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Gorillaz // Singles 2001 – 2011

Ten years ago, Gorillaz hit the scene. This was the era in which writeable CDs were a fresh idea. A fresh idea that was subsequently exploited by every teenage music obsessive the world over. This led to a lot of people listening to a host of music that would not normally be their first choice; such was the convenience (a convenience that has since grown dramatically with the common adoption of mp3 technology).

So it was in this manner that I picked up Gorillaz self-titled debut album, released in 2001, from a recommending friend. Like the plethora of tastes a music fan could inadvertently pick up back then, the album was a mish-mash of styles. From the trip-hop of early singles Tomorrow Comes Today and Clint Eastwood, to the scratchy kookiness of the more radio friendly offerings 19-200 and Rock The House, the album also straddled punk and baggy Madchester sounds.

Fast forward four years and the animated enigma surrounding the group had been shattered revealing the creative centre points of Blur’s Damon Albarn and visual artist Jamie Hewlett. Demon Days was released in 2005, and although propelling Gorillaz to mainstream acclaim, it was a far more straightforward affair than 2001’s genre hopping debut. Attention was thrust upon the album’s guest appearances (De La Soul and Danger Mouse being notable examples on singles Feel Good Inc. and Dirty Harry), and the simplistically synthy disco dancer of the Shaun Ryder helmed Dare still proves to be one of the duo’s weakest singles.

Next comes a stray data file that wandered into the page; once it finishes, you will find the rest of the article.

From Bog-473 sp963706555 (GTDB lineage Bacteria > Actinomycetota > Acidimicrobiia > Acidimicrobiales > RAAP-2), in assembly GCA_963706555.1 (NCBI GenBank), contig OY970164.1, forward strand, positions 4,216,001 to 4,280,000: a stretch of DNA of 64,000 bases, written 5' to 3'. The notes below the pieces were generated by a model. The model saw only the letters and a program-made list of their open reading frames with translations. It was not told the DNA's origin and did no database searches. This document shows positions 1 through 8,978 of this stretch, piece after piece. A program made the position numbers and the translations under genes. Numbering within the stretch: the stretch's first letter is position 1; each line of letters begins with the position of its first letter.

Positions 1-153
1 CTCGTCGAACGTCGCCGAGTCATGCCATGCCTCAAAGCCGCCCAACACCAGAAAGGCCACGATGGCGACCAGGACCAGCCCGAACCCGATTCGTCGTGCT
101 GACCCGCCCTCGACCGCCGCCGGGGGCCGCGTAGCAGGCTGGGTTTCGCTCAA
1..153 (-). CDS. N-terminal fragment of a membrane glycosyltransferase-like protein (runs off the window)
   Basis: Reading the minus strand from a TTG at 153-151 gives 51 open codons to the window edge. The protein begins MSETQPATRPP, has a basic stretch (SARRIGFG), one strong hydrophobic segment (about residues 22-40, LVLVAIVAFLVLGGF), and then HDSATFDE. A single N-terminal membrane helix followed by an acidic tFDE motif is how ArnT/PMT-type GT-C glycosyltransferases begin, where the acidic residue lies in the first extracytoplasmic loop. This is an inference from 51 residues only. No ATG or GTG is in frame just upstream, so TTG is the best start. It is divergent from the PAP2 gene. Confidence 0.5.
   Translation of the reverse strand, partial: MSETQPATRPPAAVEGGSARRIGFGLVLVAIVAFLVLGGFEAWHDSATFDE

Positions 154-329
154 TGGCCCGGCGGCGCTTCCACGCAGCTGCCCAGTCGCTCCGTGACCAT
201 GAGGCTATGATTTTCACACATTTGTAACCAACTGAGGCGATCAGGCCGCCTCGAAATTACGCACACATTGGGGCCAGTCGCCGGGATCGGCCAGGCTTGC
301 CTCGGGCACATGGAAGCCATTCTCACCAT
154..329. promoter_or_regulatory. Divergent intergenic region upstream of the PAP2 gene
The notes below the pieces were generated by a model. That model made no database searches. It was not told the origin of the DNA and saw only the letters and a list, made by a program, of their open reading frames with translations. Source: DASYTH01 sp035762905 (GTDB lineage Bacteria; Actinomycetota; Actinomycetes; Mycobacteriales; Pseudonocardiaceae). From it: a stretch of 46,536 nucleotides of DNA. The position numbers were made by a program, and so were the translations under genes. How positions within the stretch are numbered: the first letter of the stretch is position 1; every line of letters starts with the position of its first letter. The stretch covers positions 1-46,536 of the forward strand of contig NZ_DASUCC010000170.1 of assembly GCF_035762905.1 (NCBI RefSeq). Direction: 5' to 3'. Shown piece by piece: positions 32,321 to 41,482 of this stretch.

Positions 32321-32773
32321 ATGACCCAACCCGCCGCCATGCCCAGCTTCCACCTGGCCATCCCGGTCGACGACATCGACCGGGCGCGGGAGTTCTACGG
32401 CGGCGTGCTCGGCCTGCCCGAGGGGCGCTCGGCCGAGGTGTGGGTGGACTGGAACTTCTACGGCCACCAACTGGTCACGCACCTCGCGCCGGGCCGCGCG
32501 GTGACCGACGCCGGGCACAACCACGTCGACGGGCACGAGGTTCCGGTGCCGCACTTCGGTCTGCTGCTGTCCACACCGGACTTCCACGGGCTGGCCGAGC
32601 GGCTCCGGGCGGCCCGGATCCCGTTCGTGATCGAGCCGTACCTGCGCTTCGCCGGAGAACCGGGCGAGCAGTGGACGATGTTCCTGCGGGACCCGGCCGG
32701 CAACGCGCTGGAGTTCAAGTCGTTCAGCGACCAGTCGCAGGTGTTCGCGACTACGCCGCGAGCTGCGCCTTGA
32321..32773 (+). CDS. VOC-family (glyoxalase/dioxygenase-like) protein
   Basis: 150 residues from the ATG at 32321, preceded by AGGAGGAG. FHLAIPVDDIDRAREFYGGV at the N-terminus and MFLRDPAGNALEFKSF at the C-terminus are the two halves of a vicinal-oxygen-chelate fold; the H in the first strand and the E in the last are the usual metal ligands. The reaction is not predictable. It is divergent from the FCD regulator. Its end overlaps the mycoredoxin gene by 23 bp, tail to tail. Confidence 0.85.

2010’s Plastic Beach was released to a minimum of fanfare considering the acclaim that second album had wrought upon itself. It retained the forward-thinking momentum of Demon Days, and the now standard guest spots (Lou Reed, Snoop Dogg, Mark E. Smith etc.), but managed to recapture a legion of Gorillaz fans thanks to moments of outlandish, inspired genius, and genuinely catchy songs. On Melancholy Hill may be the band’s most outspoken, understated greatest single to date.

All of the aforementioned singles are included on this fifteen track compilation, including a couple of career spanning remixes taken from various ‘G’ and ‘D’ side compilations over the years. It’s all laid out very chronologically, which by proxy makes the mid section of the album the weakest and eschews variety, but it is a consistent package. Fans of Gorillaz who already have all of the albums need not particularly bother (most of Gorillaz wired intellect is to be found away from the lead singles anyway), but for curios new to the group, or people who just want a decent compilation detailing the lifespan of Damon Albarn’s best band since Blur, it definitely wouldn’t do any harm to pick this up. Definitely a strong compilation.

Words > Alex Nelson.

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